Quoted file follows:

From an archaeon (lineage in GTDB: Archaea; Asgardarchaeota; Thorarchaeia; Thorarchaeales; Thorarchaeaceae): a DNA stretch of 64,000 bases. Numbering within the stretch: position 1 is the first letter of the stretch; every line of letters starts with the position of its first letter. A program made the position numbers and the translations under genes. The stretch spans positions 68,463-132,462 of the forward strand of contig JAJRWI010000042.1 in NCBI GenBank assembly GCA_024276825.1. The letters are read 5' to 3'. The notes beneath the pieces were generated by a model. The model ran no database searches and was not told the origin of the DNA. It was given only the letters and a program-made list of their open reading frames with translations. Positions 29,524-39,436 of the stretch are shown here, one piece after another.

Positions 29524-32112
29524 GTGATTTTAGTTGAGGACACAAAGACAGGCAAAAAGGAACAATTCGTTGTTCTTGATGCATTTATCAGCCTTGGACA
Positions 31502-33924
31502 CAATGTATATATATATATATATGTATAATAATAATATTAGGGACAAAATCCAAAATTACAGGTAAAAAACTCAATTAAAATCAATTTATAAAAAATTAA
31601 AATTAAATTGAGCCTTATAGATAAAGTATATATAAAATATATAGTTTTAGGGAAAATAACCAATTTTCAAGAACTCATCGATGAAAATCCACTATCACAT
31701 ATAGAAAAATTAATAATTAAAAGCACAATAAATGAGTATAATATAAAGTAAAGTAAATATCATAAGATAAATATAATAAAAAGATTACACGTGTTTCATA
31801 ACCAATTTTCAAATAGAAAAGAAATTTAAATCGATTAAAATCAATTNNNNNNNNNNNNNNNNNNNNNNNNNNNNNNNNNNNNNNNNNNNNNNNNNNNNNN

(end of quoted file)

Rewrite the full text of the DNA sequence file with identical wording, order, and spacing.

From an archaeon (lineage in GTDB: Archaea; Asgardarchaeota; Thorarchaeia; Thorarchaeales; Thorarchaeaceae): a DNA stretch of 64,000 bases. Numbering within the stretch: position 1 is the first letter of the stretch; every line of letters starts with the position of its first letter. A program made the position numbers and the translations under genes. The stretch spans positions 68,463-132,462 of the forward strand of contig JAJRWI010000042.1 in NCBI GenBank assembly GCA_024276825.1. The letters are read 5' to 3'. The notes beneath the pieces were generated by a model. The model ran no database searches and was not told the origin of the DNA. It was given only the letters and a program-made list of their open reading frames with translations. Positions 29,524-39,436 of the stretch are shown here, one piece after another.

Positions 29524-32112
29524 GTGATTTTAGTTGAGGACACAAAGACAGGCAAAAAGGAACAATTCGTTGTTCTTGATGCATTTATCAGCCTTGGACA
Positions 31502-33924
31502 CAATGTATATATATATATATATGTATAATAATAATATTAGGGACAAAATCCAAAATTACAGGTAAAAAACTCAATTAAAATCAATTTATAAAAAATTAA
31601 AATTAAATTGAGCCTTATAGATAAAGTATATATAAAATATATAGTTTTAGGGAAAATAACCAATTTTCAAGAACTCATCGATGAAAATCCACTATCACAT
31701 ATAGAAAAATTAATAATTAAAAGCACAATAAATGAGTATAATATAAAGTAAAGTAAATATCATAAGATAAATATAATAAAAAGATTACACGTGTTTCATA
31801 ACCAATTTTCAAATAGAAAAGAAATTTAAATCGATTAAAATCAATTNNNNNNNNNNNNNNNNNNNNNNNNNNNNNNNNNNNNNNNNNNNNNNNNNNNNNN